After the frustrations of the previous post, (some of which has still to be resolved grumble), it was nice to get out into the provinces again and work with some really nice folk, teachers. Monday last I had the privilege of going to a friend’s school to do some introductory presentations on digital storytelling, wikis and blogs. The three hour long sessions were part of a bigger day for a group of rural schools on their annual combined curriculum day. To make things easier for myself I decided to gather together my digital storytelling examples on yet another wiki, http://digistories.pbwiki.com/.
It was interesting to find that the most popular session was to be the digital storytelling one with some 20 participants, with 7 for the wikis and 14 for the blogs. This was interesting in itself but the reason for the diminished interest in the wikis and blogs was further re-inforced when only 2 participants in both of the sessions could truly say that they were even aware of what either was. By the end of each of these two sessions though all participants had a brand new blog and wikispace and at least soem basic knowledge of what they could possibly do with both. Not bad work all in an hour and suggestive that given a little gentle assistance even the novice can get themselves into Web 2.0 fairly effortlessly.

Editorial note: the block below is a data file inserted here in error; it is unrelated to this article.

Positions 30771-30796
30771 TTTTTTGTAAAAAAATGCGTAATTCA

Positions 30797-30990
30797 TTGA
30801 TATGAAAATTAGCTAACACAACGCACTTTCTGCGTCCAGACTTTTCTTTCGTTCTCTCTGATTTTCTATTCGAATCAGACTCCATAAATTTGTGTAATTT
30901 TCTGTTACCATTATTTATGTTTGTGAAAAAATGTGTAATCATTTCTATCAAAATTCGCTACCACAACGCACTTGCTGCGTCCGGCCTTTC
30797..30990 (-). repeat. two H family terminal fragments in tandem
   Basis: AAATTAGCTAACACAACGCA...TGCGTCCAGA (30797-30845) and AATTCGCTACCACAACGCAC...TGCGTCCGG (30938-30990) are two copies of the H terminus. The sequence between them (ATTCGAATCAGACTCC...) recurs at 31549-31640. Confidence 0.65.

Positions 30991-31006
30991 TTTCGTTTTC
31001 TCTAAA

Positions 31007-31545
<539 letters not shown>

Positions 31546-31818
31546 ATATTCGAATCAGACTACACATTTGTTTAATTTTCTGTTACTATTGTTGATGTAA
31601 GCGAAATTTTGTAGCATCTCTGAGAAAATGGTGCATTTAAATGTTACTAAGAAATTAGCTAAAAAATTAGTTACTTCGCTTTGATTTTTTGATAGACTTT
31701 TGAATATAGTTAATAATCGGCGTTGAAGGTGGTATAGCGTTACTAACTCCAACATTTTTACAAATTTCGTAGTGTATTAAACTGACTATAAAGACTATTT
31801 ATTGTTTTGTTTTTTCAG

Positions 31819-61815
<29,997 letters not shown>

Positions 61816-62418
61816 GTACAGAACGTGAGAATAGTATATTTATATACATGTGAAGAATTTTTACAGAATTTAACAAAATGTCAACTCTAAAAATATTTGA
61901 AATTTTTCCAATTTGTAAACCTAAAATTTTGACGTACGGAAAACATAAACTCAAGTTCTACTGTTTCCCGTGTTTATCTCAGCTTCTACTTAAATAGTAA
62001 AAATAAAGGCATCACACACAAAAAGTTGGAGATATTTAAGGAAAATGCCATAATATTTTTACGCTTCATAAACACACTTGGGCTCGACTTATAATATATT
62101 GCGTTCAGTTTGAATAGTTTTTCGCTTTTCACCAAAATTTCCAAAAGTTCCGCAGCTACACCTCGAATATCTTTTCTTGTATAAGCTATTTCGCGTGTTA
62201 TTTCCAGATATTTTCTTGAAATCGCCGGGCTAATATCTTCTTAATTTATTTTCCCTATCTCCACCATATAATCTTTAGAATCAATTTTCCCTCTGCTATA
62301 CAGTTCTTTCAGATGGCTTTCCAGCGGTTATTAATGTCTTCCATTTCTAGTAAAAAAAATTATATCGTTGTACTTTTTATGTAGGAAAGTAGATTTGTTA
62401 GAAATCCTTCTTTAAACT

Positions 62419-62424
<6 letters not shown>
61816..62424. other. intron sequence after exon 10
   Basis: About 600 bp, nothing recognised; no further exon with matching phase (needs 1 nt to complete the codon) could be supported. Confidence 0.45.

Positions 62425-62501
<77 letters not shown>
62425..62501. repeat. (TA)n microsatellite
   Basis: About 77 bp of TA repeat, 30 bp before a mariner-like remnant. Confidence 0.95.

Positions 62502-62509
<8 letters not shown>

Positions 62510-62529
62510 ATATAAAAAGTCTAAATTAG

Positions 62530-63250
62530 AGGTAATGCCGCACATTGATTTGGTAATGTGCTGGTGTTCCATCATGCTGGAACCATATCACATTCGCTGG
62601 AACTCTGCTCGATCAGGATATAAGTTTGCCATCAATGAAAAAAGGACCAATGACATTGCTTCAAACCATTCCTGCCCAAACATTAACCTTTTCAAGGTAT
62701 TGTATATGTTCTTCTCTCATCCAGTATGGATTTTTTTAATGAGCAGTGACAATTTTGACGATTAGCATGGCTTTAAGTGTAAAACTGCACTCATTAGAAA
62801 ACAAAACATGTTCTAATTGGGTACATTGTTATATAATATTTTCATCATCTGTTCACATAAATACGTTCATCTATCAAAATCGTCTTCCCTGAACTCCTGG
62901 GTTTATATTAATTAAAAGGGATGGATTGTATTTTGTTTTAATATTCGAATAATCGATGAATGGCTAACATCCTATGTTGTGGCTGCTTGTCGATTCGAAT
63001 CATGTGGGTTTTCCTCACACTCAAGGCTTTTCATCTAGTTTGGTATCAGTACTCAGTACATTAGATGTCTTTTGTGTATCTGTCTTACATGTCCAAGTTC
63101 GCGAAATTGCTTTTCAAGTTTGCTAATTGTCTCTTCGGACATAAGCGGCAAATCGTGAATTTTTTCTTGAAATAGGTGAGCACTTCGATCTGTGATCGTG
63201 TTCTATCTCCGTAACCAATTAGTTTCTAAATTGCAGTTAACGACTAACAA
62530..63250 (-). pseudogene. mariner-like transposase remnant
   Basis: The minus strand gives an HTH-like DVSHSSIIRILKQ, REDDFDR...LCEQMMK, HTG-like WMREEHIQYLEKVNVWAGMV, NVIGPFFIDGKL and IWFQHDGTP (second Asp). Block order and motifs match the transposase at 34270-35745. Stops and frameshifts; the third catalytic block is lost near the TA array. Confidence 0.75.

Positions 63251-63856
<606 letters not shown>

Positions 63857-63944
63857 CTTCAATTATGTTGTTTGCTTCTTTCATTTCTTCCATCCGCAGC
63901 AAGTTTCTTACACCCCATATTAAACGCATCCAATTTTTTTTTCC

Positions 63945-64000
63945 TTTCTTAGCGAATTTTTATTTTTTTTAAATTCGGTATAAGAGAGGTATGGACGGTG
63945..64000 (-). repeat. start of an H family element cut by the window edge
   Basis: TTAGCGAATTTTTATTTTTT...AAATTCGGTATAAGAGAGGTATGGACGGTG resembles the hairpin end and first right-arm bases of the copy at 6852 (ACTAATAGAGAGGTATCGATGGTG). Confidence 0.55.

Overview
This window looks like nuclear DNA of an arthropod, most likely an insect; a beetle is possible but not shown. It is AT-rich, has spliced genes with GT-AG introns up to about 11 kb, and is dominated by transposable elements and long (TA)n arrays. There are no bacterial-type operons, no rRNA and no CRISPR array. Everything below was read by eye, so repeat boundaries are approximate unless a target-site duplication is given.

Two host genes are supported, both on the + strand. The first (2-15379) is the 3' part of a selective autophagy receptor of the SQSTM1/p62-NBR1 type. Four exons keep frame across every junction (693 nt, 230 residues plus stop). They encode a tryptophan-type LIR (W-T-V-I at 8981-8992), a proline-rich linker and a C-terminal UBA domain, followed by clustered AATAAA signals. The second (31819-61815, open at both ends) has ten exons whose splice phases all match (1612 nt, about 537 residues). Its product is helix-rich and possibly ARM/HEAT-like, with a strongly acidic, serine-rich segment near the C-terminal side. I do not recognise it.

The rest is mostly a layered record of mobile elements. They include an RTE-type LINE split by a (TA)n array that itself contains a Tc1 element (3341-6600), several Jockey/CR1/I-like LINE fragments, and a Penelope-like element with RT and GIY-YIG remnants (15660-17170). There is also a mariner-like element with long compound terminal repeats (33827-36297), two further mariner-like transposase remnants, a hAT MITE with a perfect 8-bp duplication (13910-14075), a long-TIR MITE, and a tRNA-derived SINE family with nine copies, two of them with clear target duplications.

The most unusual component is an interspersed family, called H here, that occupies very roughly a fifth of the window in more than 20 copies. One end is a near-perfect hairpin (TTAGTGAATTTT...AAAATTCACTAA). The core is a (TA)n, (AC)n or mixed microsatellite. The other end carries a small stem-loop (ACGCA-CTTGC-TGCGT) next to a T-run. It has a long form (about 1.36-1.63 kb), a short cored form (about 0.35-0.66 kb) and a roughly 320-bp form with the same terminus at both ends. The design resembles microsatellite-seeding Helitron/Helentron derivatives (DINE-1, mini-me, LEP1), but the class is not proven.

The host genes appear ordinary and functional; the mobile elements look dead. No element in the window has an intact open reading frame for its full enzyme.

Of course the challenge now is for the teachers involved to actually develop sound pedagogical rationales to use the spaces. This is of course one of the on-going problems of the one-off PD type sessions and one that I have wrestled with quite a bit of late. During the previous week I worked with a number of classes setting up similar spaces. This was doubly interesting because the school I was working with was a special development school. The task this time was to engage in a conversation with the teacher, (and in most cases the class), to determine whether they were looking for a blog or wiki and then to explain to the students just what the space we were creating could do for them. Once this was established I then set about creating the space and the member identities. This was all done within an hour block which was quite a challenge as it was also on one of those days when dear old edublogs had decided to do some upgrade works. Picture if you will some 16 mildly intellectually disabled students watching an interactive whiteboard to see there new edublogs identities created only to see a blank screen come up, not once but three times.
In the end I did manage to get the spaces set up however having only one hour on that one day to work with the teachers I am left wondering how and what they and their students have made of their spaces. I will be heading back to the school next week but do feel quite guilty that I haven’t been able to check in with them in the interim. Hopefully the enthusiasm and interest built up previously, (blank blog creation screens notwithstanding), will still be there and we can really start them on their Web 2.0 pathways. And that is probably the biggest concern in all this seeding many teachers familiar with blogs etc are doing; can we provide the neccessary ongoing support so that the use becomes embedded in real education outcomes and not just become a fancy add-on or worse something that becomes just too hard because vital support is unavailable.